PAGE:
Divinity and State

ISBN : 9780199255641

David Womersley
432 Pages
164 x 241 mm
Pub date
Feb 2010
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In 1589 the Privy Council encouraged the Archbishop of Canterbury to take steps to control the theatres, which had offended authority by putting on plays which addressed 'certen matters of Divinytie and of State unfitt to be suffred'. How had questions of divinity and state become entangled? The Reformation had invested the English Crown with supremacy over the Church, and religious belief had thus been transformed into a political statement. In the plentiful chronicle literature of the sixteenth-century, questions of monarchical legitimacy and religious orthodoxy became intertwined as a consequence of that demand for a usable national past created by the high political developments of the 1530s. Divinity and State explores the consequences of these events in the English historiography and historical drama of the sixteenth century. It is divided into four parts. In the first, the impact of reformed religion on narratives of the national past is measured and described. Part II examines how the entanglement of the national past and reformed religion was reflected in historical drama from Bale to the early years of James I, and focuses on two paradigmatic characters: the sanctified monarch and the martyred subject. Part III considers Shakespeare's history plays in the light of the preceding discussion, and finds that Shakespeare's career as a historical dramatist shows him eventually re-shaping the history play with great audacity. Part IV corroborates this reading of Shakespeare's later history plays by reference to the dramatic ripostes they provoked.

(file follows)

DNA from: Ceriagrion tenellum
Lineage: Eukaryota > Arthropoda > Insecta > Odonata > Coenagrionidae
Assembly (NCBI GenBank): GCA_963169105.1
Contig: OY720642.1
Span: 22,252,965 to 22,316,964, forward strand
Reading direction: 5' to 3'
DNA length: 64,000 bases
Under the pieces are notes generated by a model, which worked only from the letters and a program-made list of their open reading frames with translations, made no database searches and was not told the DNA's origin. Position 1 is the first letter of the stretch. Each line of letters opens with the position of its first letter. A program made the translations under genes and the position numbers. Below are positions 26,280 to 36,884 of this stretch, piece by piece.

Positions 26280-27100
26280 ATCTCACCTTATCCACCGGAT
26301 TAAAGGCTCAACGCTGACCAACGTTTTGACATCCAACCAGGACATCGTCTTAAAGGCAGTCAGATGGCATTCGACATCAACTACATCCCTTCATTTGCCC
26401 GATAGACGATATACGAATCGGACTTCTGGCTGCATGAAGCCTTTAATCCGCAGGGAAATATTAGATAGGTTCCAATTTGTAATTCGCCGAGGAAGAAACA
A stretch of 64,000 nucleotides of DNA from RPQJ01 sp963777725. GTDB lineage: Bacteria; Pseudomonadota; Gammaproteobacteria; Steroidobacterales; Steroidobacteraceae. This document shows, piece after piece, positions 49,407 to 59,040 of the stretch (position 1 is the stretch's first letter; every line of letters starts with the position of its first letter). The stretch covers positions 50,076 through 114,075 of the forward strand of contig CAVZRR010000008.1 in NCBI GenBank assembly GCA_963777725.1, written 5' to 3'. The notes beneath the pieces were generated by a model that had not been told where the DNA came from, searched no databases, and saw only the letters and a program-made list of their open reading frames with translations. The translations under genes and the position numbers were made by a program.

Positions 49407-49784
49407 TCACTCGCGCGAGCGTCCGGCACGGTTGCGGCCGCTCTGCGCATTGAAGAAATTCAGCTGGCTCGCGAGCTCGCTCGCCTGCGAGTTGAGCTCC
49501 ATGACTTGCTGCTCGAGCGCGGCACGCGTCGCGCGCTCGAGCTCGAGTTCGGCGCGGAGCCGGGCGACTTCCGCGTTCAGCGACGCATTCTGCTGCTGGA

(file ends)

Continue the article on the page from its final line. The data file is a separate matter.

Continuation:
1. Fabyan's Chronicle: Reading and Religion Reformed
2. More's Richard III: Revision and Reformation
3. Cooper and Crowley: Continuation and Controversy
4. Grafton and Stow: Schism and Technique
5. Versions of Henry V: The Gravity of Foxe
6. Reformation and Riposte: Kynge Johan and Respublica
7. Sanctified Monarchs: The Massacre at Paris, Edward III, When You See Me You Know Me, and 1 and 2 If You Know Not Me
8. Martyred Subjects: Martyred Subjects: Woodstock, The Booke of Sir Thomas Moore, 1 and 2 Edward IV, and The Life and Death of the Lord Cromwell
9. Shakespearean Apocalypse : 1-3 Henry VI
10. Three Experiments with the Shape of Time: Richard III, King John, and Richard II
11. The History Play Reformed: 1 and 2 Henry IV, and Henry V
12. Riposte as Corroboration: 1 and 2 Robert Earle of Hvntington and 1 Sir John Oldcastle

About the author: 

David Womersley was educated at Trinity College, Cambridge, and is currently the Thomas Warton Professor of English Literature at the University of Oxford, and a Fellow of St Catherine's College. His publications include The Decline and Fall of the Roman Empire (Penguin, 1994) and Gibbon and the Watchmen of the Holy City: the Historian and his Reputation, 1776-1815 (Oxford, 2002). He has edited Edmund Burke's Pre-Revolutionary Writings (Penguin, 1998), Restoration Drama: An Anthology (Blackwell, 2000), Cultures of Whiggism (University of Delaware Press, 2005), Literary Milieux (University of Delaware Press, 2008), and Boswell's Life of Johnson (Penguin, 2008). His current projects include a biography of Gibbon (for Yale University Press), and monographs provisionally entitled Literary Whiggism 1680-1730 and English Literature and Colonial Tension, 1765-88.

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